Review of the Marquette Breastfeeding Study
Reviewed by Rebecca Peck, MD
There are few NFP studies which examine the applicability of an NFP method during the breastfeeding and weaning stages of the postpartum period. NFP instructors have long known that this period can be especially challenging due to the woman’s unclear cervical mucus and temperature signs (Kennedy, Gross, Parenteau-Carreaus, Flynn, Brown, and Visness, 1995; Labbok, Stallings, Shah, Perez, Klaus, and Jacobson, et al., 1991). Some methods of NFP (during breastfeeding) overestimate the actual days of fertility and lead to long stretches of confusing mucus patterns and required abstinence. Moreover, the Basal Body Temperature (or BBT) shift will not be a helpful sign until after ovulation occurs, thereby limiting its usefulness during this period (Zinaman and Stevenson, 1991). The Lactational Amenorrhea Method (exclusive breast feeding during the first 6 months postpartum) is a highly effective way to avoid pregnancy but women still need help in identifying their fertile period during the weaning period (Tommaselli, Guida, Palomba, Barbato and Nappi, 2004). Typical efficacy rates of NFP studies during this period, therefore, are usually lower due to these challenges (Zinaman and Stevenson, 1991; Labbok, et al., 1991). Recently, for example, a Breastfeeding Bridge Method developed for Users of the Standard-Days Method of NFP, reported 16 unintended pregnancies per 100 women over 6 months of use (Sinai and Cachan, 2012).
A successful Marquette breastfeeding protocol was developed by Bouchard, Fehring, and Schneider (Bouchard, et al., 2013) for breastfeeding women that utilizes a hand-held urinary hormonal monitor in conjunction with an internet-based charting system. The breastfeeding protocol creates artificial cycles of 20 days during the postpartum amenorrheic period, whereby women test urinary estrone 3 gluconorate (E3G) and Luteinizing Hormone (LH) from days 6-26 on the monitor, i.e., the 20 days that the monitor will ask for a test strip and read it. If, during a 20 day interval, no LH surge has been detected, the monitor is retriggered to start a new 20 day interval. This method accurately signifies the onset of approaching fertility, which is known by increasing number of “highs” (which indicates the rise of urinary E3G from baseline), proceeding to an eventual “peak” (known by an increase of urinary LH), followed by ovulation and eventual resumption of the menses. Once the menses resumes, the monitor is used the traditional way, with urinary hormonal testing beginning on Day 6. Online instruction, charting and a users forum was available for study participants (see, http://nfp/marquette.edu).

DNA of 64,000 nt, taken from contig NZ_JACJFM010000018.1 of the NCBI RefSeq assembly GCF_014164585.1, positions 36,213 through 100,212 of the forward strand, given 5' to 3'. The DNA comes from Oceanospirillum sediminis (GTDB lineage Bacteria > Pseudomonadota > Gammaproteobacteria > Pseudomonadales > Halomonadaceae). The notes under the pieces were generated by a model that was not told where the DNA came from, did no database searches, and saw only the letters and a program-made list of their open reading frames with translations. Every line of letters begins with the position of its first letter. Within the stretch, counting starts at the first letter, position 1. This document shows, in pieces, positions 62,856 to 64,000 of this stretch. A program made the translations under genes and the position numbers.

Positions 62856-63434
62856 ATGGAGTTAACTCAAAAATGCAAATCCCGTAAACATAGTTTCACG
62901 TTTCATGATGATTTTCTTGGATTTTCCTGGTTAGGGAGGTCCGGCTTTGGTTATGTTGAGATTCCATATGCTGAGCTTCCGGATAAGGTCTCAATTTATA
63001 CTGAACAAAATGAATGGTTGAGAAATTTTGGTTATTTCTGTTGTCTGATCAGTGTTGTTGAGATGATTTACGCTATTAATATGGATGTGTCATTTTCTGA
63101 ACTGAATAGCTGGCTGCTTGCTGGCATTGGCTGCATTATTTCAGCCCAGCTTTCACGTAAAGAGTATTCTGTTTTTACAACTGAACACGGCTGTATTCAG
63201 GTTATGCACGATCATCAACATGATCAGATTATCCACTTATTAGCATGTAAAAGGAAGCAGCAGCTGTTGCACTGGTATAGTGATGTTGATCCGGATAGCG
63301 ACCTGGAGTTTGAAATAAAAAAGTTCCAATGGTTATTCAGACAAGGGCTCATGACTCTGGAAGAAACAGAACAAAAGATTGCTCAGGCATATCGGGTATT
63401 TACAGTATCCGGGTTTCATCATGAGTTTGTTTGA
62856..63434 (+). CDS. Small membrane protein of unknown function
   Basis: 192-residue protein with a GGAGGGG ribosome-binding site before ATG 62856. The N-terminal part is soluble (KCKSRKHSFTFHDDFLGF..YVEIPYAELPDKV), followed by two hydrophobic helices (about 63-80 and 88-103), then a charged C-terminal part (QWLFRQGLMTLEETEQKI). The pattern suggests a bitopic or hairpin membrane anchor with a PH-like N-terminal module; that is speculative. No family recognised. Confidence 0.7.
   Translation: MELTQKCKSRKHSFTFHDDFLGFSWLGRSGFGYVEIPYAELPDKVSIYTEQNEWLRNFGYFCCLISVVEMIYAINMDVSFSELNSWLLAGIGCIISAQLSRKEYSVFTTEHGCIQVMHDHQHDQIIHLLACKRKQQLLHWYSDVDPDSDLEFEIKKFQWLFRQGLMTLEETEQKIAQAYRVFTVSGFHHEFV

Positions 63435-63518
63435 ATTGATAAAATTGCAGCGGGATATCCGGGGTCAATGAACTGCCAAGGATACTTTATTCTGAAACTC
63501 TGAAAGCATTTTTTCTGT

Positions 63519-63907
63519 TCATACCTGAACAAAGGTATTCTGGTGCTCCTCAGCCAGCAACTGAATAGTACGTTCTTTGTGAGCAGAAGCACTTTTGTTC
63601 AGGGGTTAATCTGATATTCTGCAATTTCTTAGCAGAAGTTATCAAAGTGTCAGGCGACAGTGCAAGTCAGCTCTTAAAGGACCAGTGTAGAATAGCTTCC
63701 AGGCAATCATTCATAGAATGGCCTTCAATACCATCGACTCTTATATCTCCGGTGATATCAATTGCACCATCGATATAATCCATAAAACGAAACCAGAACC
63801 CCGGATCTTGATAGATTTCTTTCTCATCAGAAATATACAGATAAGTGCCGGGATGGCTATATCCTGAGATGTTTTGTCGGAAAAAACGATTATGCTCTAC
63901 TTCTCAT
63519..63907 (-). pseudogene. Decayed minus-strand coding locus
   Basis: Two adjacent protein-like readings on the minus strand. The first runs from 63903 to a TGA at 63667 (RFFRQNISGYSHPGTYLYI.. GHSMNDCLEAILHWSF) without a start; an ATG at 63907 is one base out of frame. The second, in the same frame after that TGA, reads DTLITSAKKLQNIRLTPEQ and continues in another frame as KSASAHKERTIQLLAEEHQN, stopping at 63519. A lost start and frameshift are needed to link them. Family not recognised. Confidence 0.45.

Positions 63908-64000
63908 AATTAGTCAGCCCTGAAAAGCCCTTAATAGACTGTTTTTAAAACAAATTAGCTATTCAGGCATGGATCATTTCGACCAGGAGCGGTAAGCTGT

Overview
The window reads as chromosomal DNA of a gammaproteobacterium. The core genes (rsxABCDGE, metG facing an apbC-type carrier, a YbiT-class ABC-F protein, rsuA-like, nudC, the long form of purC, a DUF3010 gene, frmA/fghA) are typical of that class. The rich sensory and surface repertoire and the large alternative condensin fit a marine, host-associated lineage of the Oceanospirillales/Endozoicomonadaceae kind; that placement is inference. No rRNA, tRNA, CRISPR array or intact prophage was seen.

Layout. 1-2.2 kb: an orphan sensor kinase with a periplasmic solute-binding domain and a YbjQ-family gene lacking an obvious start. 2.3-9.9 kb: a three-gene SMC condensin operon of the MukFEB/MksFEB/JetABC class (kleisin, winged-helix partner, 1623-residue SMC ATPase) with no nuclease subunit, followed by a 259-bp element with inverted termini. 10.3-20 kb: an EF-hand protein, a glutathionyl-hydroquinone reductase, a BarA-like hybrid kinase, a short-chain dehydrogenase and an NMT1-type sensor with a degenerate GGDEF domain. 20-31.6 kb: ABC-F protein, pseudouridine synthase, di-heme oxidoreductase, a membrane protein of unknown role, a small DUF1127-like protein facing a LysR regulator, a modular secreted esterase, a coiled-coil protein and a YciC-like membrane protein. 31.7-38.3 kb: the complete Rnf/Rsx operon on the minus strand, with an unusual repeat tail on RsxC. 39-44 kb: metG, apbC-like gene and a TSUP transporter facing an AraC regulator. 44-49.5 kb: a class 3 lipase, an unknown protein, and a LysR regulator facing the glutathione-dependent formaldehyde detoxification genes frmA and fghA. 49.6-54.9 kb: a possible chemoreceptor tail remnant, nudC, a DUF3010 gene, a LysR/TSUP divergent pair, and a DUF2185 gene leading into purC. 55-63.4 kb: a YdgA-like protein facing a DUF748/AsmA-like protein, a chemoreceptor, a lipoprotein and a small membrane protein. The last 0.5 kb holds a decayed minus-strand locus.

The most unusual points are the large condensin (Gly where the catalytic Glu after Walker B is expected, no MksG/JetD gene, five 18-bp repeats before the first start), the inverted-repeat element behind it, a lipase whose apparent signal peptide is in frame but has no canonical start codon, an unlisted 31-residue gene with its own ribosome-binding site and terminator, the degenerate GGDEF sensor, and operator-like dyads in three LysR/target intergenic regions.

The Efficacy of a New Postpartum Transition Protocol for Avoiding Pregnancy was a prospective, 12-month, longitudinal cohort study in which 198 postpartum women aged 20 to 45 years were taught the above protocol for avoiding pregnancy with either online or in-person instruction. Participants were instructed to avoid intercourse during the identified fertile period. Kaplan-Meier survival analysis was used to calculate unintentional pregnancy rates through the first 12 months postpartum. There were 8 unintended pregnancies per 100 women at 12 months postpartum. With correct use, there were 2 unintended pregnancies per 100 women at 12 months. The authors concluded that the online postpartum protocol may effectively assist a select group of women in avoiding pregnancy during the transition to regular menstrual cycles.
The authors acknowledge that their participants were largely white, married and Catholic which limits the generalizability of their study to the general population. Moreover, the cost of the monitor and testing strips may be perceived as too high by some. Finally, the lack of a control group is a real concern of this study as well as of the other existing NFP research pertaining to the postpartum period. However, the typical use efficacy rates found in this study are encouraging and among the lowest found in the existing postpartum NFP research. Randomized controlled trials will be needed to effectively compare the different methods
1. Bouchard, T., Fehring, R., Schneider, M. 2013. Efficacy of a new postpartum transition protocol for avoiding pregnancy. Journal of the American Board of Family Medicine 26: 35-44; see, http://www.jabfm.org/cgi/content/abstract/26/1/35.
2. Kennedy, K. I., B. A. Gross, S. Parenteau-Carreaus, A. M. Flynn, J. B. Brown, and C. M. Visness. 1995. Breastfeeding and the symptothermal method. Studies in Family Planning 26: 107-115.
3. Labbok, M. H., R. Y. Stallings, F. Shah, A. Perez, H. Klaus, M. Jacobson, et al. 1991. Ovulation method use during breastfeeding: is there increased risk of unplanned pregnancy? American Journal of Obstetrics and Gynecology 165 (Suppl): 2031-2036.
4. Tommaselli, G. A., M. Guida, S. Palomba, M. Barbato, and C. Nappi. 2000. Using complete breastfeeding and lactational amenorrhea as birth spacing methods. Contraception 61: 253–255.
5. Sinai, I., and J. Cachan. 2012. A bridge for postpartum women to Standard Days Method, I and II. Contraception 85 (3): 331-332.
6. Zinaman, M., and W. Stevenson. 1991. Efficacy of the symptothermal method of natural family planning in lactating women after the return of menses. American Journal of Obstetrics and Gynecology 165 (Suppl): 2037-2039.